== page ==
I believe the question searches for an objective answer, supported by something of concrete or absolute value. In this case I would like to infer that there is certainly no right or wrong. 'We' may not dictate what labels something as correct or erroneous, considering our judgement is based off of ideally accepted behaviors and paradigms accumulated over 'our' history in its entirety. This would be excluding the expanse of existence, forming an unrepresentative consensus. Such judgements and dictations of right and wrong do not fit well when we look at the idea of existence as a whole. There is nothing to base right and wrong off of, considering the existential value of things are indeterminable, or are undefined, since everything lacks a basis to make assessments from. This may be supported and/or easier to understand if one takes into account the idea that existence is pointless, or in other words, does not actually exist. We have yet to find out what the conscious mind is (or in other words who we are), and how our 'consciousness' coincides within us. Without this, we are technically nonexistent, considering the only judgements we are able to derive are from a 'consciousness' that processes our values and decision making. Something we do not know of, represents us in everything we do. The fact that we are unable to infer who 'we' are, and whether or not 'we' really exist concludes that we don't actually have the available information to answer such an uncertainty.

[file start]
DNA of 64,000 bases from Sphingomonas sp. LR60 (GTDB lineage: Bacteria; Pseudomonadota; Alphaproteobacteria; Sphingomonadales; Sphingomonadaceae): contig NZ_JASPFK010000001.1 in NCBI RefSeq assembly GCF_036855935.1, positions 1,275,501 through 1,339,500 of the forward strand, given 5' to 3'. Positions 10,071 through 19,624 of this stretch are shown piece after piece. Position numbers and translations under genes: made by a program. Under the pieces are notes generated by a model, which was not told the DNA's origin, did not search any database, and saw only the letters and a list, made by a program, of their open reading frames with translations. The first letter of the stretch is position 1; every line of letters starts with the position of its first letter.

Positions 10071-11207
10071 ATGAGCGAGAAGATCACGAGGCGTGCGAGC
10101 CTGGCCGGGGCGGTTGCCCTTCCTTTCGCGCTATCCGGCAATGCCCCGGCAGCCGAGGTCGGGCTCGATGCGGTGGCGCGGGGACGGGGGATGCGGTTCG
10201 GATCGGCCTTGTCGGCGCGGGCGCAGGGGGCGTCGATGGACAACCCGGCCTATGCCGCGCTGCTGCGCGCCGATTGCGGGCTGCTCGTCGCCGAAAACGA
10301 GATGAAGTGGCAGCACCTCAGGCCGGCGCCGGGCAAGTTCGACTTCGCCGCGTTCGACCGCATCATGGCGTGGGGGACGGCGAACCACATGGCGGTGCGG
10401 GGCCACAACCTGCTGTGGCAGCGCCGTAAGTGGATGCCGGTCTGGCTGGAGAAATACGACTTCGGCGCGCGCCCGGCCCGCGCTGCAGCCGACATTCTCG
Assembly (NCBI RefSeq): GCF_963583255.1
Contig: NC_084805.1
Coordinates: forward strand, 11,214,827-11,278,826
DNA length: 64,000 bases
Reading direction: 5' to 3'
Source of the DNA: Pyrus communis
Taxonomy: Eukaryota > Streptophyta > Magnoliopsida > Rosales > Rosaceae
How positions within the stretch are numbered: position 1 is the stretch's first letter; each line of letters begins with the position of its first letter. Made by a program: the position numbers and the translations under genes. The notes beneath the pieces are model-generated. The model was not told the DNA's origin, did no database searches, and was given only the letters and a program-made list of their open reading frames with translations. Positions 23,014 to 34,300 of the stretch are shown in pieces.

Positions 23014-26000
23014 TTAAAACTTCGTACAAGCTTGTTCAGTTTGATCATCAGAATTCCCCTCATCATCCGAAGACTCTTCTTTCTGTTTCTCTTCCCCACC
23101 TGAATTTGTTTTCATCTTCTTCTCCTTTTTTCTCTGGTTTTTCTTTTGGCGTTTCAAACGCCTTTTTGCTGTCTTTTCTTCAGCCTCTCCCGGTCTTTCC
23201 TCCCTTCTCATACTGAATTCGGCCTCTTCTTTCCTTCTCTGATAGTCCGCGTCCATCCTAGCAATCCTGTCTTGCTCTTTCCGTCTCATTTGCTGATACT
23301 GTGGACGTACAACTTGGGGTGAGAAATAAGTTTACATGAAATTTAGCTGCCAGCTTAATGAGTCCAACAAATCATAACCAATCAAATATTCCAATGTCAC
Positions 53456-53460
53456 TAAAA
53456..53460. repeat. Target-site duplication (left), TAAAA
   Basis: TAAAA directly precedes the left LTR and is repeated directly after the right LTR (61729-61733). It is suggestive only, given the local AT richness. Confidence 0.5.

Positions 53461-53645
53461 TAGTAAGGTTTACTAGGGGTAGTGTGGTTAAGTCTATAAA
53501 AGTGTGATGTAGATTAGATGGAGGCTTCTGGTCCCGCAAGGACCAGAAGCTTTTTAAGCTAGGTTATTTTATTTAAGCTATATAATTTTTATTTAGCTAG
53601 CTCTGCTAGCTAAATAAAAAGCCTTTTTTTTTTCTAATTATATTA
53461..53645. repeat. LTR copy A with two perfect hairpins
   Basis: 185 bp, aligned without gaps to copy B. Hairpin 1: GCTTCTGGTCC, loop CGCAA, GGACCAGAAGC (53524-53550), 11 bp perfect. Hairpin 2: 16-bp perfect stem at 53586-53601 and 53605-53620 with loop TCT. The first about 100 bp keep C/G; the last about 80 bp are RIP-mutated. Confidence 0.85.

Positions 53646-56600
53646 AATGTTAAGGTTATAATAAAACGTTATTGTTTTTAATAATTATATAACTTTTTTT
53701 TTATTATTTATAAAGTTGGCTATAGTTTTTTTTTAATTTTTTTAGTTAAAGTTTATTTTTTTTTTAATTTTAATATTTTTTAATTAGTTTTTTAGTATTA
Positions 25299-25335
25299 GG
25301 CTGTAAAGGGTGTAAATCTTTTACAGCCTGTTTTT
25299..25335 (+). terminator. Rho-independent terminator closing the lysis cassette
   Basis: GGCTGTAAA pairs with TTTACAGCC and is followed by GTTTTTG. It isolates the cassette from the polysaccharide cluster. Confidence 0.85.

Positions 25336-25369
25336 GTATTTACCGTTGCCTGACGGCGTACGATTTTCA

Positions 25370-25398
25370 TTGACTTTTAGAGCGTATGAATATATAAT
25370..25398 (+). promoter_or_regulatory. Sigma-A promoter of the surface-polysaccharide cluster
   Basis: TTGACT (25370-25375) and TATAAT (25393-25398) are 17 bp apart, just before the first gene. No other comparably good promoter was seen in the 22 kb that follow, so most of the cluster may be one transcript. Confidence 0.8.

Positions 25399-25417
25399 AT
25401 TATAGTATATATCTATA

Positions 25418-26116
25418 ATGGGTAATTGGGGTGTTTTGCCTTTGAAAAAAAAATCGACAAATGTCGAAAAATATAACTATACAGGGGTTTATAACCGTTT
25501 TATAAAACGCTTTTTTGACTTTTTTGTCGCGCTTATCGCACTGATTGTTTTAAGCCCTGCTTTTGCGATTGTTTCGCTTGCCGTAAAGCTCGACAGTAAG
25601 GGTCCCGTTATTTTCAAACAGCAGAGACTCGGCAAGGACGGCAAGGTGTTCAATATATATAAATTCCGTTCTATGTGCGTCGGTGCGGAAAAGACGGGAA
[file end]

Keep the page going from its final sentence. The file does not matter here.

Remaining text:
I believe the existence is both indeterminable and objective. Existence is defined as the state or fact of existing or being. This means living in an objective reality based on appearance and experience.
My argument is that existence is circumstantial and therefore has no inherited meaning. An inherited meaning of existence would imply a creator, or god, and a partial one to boot. The existence of God or a creator has simply not been proven. This burden of proof lies on the opponent and all those making such claims. Operating in the realm of indifference does not become knowledge. Results or truth can only be achieved through absolutes. "I do not know" is not an acceptable answer. Therefore I state that we do know what we are and what existence is. Arguing the possibilities of what existence is does not already take away from what we know it to be. Existence is the objective experience of our shared reality. Debating the possibilities of what "we" could be will not change what we have already established ourselves to be. We are homo sapiens, we are mammalian, we are humans. The universe has so far only provided us with the overwhelming evidence that an insurmountable amount of odds, not really, was beat in order for us to be here.